“The case of Alvin Coffey was very unjust,” she wrote. “He came to California with his master, a Mr. Duvall, landing in San Francisco September 1, 1849. His master was sick and they did not remain long in this place, but went to Sacramento, October 13, 1849. During the next eight months Alvin worked in the mines and made for his master the sum of $5,000, and by washing and ironing for the miners after his workday ended, earned for himself the neat sum of $700.
“After staying nearly two years in California the master, continuing in poor health, decided to return to his home in Missouri. Alvin had nursed him tenderly and now was to care for him on the return trip. When they reached Kansas City, Missouri, the master sold Alvin Coffey to Nelson Tindle, after first taking from him the money earned for the master by working in the mines and also the money earned by working at night in washing for the miners.”
Luckily, Tindle was almost as greedy as Duvall. He let Coffey return to California to raise enough money to buy his freedom. Beasley estimated that it cost Coffey approximately $7,000 to free his family and relocate with them to California.
When a slave was given his freedom—even if for a price—he often had the fact in writing. The text from a number of these “freedom papers,” or “manumission papers,” are also quoted in Beasley’s book, including one that’s visible at the El Dorado County Historical Museum in Placerville.
“Know all men by these present that I, Samuel A. Granthan … acting for and in behalf of said Oliver Granthan, and in consideration of the sum of four hundred dollars to me in hand paid … have this day liberated, set free and fully and effectually manumitted Aleck Long, heretofore a slave for life, the lawful property of the said Oliver Granthan.”
Such Gold Rush museums often house documents not easily found in other collections. The El Dorado County Historical Museum and the Marshall Gold Discovery State Historic Park in Coloma hold a number of documents relating to a former slave family, the Monroes, who eventually owned many acres in and around the town of Coloma, and even bought the land on which gold was earlier discovered. Their story begins when Nancy and Peter Gooch came to California as slaves.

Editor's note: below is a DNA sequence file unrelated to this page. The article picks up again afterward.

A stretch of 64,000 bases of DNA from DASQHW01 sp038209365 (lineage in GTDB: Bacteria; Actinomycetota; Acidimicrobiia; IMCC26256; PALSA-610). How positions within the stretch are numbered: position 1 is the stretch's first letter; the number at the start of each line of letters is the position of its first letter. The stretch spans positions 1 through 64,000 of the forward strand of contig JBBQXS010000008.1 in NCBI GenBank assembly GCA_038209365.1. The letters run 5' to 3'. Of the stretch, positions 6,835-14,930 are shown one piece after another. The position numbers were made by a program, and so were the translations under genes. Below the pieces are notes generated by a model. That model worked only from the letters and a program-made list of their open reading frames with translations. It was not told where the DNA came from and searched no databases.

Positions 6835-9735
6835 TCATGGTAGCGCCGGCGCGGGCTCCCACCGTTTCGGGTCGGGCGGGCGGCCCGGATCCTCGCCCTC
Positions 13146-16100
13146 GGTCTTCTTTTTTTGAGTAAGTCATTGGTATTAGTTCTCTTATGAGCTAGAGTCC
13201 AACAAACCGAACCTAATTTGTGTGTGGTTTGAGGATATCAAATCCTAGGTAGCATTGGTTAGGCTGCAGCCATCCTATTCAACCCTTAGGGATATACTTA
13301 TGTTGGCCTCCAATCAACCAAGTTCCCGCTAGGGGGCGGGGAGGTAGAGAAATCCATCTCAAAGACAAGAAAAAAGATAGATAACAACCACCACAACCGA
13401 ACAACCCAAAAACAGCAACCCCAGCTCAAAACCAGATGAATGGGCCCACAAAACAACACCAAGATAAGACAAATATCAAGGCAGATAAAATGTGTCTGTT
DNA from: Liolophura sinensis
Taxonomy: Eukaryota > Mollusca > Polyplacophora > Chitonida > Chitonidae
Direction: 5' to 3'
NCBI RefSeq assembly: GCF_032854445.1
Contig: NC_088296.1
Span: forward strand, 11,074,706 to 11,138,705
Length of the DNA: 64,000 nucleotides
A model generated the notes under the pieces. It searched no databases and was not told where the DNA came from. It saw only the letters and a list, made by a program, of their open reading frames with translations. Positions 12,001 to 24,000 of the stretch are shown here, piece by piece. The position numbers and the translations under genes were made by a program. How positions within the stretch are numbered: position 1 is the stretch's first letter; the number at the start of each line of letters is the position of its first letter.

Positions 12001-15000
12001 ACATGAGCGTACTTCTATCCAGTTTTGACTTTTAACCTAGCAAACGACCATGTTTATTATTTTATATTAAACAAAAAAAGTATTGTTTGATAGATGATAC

“My grandmother came out first in 1850,” reads author Betty Yohalem’s story of the Monroes, as told to her by James Monroe, the last known descendent. “She was a slave and came with the people that owned her. They crossed the plains in a wagon train and freed her after they got here.” James Monroe, who passed away in 1988, was, by some accounts, 101 years old.
George W. Palmer, a docent for the Marshall Gold Discovery State Historic Park, researched the family history in detail. The biography he produced is also included in park records, with the following sentence underlined: “Although Nancy became enslaved in Missouri, she was born a free person in Maryland according to Maryland State Archives.”
Slaves were often freed after serving their masters for a number of years in the mines, according to historians like Lapp, and that appears to have been the case with the Gooches.
Palmer’s research claims that Peter and Nancy saved enough money doing everything from laundry to construction work to buy 80 acres in 1858. When Peter passed away, Nancy raised another $700 and bought her son Andrew and his family out of slavery in Missouri. He had been sold at a very young age to a man named Monroe, and was known as Andrew Monroe.
The family was well-respected in Coloma. Andrew’s children attended school, according to old attendance records, and the family made enough money to pose in suits and gowns in what appear to be professional portraits. As miners left the Gold Rush diggings, the Monroes bought more land, eventually purchasing the site of Sutter’s Mill, where gold was discovered years earlier.
“In 1938,” reads Palmer’s report, “the state of California started eminent domain proceeding against Pearly Monroe and several other property owners to acquire the properties along the river as part of a state park. … The Monroe family owned a third of the 285 acres that make up Marshall Gold Discovery State Historic Park today.”
Currently, a simple “Monroe house” remains preserved for its historical value in Coloma. The family’s graves can be found together at the Pioneer Cemetery, as well. James’ grave is marked by a small slab laid into the ground with the three letters “JIM” stamped upon it. A simple, curved wooden headstone marks Nancy Gooch’s grave, her name painted on it in bright white.
According to Palmer, there are no remaining Monroes to carry on the stories of their early days of California. As with other pioneering families, some of their secrets may still be buried in documents and pictures stored in basement trunks and attics.
In exposing the public to the both the challenges and the triumphs of black Americans in California, researchers like Moore and Moss hope to inspire people to look for those hidden treasures in their own family collections.
As extensive as Moore’s online archive of historical documents may eventually be, it has the potential to grow ever more important if it fills in the pieces of family puzzles and more successfully maps the movement of the West’s Underground Railroad.
To introduce the project, noted experts like Moss and other historians will gather at Sac State on November 13 to hold a panel discussion to put the team’s research into some historical context—because even the people who should know the history of slavery and the Underground Railroad in California, often don’t.